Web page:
My favourite educationist
Imagine the situation. It's the early 19th century and Britain desperately needs its citizens to be educated, since most cannot read or write. Yet there are few qualified teachers, nor are there schools for the millions of poor people living in shocking conditions. What would you have done in these circumstances?
The man who seized the problem and made the most heroic attack on it was David Stow, a Glaswegian who worked in the textile industry. I first read about him 30 years ago while writing a book on teacher training. His ideas seem as fresh and exciting now as they were in the 1830s, when he founded the Glasgow Normal Seminary to train 100 new teachers.
In the early 19th century, most working-class children received no education. Some attended a Sunday school after church, like the one founded by John Wesley in 1737, when the vicar or a local worthy would teach them elementary literacy so they could one day read the Bible.
Others went to "dame schools", run by elderly ladies in rural areas, who taught reading and numbers for a small fee. There were a number of private or common day schools, sometimes in the charge of disreputable and cruel drunkards with little education themselves, described at the time as "too often the refuse of superior schools and of society at large". It was a Dickensian nightmare.
Stow had two important predecessors, whose methods were primitive. Dr Andrew Bell, an army captain in Madras, India, where he encouraged older children to stay on at school to continue their education and act as pupil-teachers. Joseph Lancaster, a 20-year-old Quaker, read about Bell and set about improving his system. By 1820, there were 200,000 children being taught in more than 1,500 schools.
Stow exploded on to the educational landscape. The unique complex of buildings, opened in Glasgow in 1837, contained four model schools, graded for different age groups and achievement levels, with 16 classrooms, a library, a museum and rooms for 1,000 children and 100 trainee teachers, as well as an adventure playground. It was light years ahead of the robotic training given by Bell and Lancaster.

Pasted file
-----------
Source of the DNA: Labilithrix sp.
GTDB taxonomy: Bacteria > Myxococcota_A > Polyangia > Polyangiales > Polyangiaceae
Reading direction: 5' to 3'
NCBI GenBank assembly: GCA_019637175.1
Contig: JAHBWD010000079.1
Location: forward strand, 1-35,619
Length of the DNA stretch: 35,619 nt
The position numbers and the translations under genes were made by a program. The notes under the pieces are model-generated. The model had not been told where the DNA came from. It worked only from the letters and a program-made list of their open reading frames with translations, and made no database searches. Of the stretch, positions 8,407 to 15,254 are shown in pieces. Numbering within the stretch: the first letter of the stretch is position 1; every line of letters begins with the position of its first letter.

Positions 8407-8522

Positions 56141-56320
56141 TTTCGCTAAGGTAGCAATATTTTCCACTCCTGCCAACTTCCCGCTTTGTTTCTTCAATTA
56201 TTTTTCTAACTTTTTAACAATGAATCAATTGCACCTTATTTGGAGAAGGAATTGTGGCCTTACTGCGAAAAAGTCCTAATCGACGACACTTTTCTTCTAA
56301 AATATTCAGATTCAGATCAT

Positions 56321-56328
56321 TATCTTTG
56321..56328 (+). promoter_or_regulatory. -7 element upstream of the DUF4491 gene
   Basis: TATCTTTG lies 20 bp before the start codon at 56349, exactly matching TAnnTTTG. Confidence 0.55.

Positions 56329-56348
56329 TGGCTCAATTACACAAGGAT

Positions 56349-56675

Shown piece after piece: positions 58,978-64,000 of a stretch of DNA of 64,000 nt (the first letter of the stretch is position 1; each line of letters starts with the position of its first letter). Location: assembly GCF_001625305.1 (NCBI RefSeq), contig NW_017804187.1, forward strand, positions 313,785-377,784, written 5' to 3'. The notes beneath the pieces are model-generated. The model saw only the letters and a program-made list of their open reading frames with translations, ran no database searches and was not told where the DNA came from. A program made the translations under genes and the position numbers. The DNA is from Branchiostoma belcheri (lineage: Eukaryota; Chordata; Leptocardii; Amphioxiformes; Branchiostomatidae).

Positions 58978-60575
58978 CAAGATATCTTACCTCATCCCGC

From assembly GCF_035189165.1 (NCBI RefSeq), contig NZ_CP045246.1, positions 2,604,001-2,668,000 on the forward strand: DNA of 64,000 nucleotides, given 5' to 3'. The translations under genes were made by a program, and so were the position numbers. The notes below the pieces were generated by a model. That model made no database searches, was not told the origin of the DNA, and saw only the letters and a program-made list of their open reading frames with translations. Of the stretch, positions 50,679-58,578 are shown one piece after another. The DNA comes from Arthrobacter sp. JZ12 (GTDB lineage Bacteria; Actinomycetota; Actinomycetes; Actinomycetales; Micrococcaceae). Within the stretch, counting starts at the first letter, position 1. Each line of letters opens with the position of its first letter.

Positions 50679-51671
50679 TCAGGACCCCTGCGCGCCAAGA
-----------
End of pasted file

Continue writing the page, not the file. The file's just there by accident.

The playgrounds of the model schools were awash with poles and ropes attached to circular swings, for he believed that children should be able to play energetically. Student teachers had to join in, as well as allow time during lessons for brief spells of physical jerks, an idea that has unfortunately lapsed.
The traditional Scottish teacher, or "dominie", was a flint-hearted repressive. What Stow produced was more humane. His ideas were way ahead of his time. Dissatisfied with the level of education of his 100 new recruits, he set about improving it. Not only did they have to improve their own knowledge of what they were teaching, but they became teachers in the fullest sense, learning how to construct timetables, keep registers, run school budgets, and understand government regulations - all very 21st century.
Stow also had an enlightened philosophy. The top priority for student teachers was concern for the children in their care. He also worked out his own psychology of teaching. It was intuitive and commonsensical rather than scientific, but much of what he advocated was substantiated later by research and enquiry. Students learned to use individual and whole-class questions, analogies, familiar illustrations and language appropriate to children's development. He called this "picturing out in words".
One important part of practical training was the "gallery lesson". A student would teach a lesson and be observed and critiqued by fellow students, experienced teachers and often Stow himself. Nearly 150 years later the same sort of thing was done with video cameras, hailed as a new discovery and called "micro-teaching".
What Stow did placed Scotland well ahead of the rest of Britain, not only in teacher training but in education generally. His ideas were copied in colleges such as Homerton, Westminster and St Luke's Exeter.
It is not often that one person can seize the imagination of a generation, but Stow did. By the late 19th century, 4,000 men and women had trained as teachers in his Glasgow Seminary. His ideas made an impact all over the world as his students went into schools, where they taught children who grew up to be some of the finest scientists, engineers, inventors and scholars on the planet. He is a shining inspiration even today.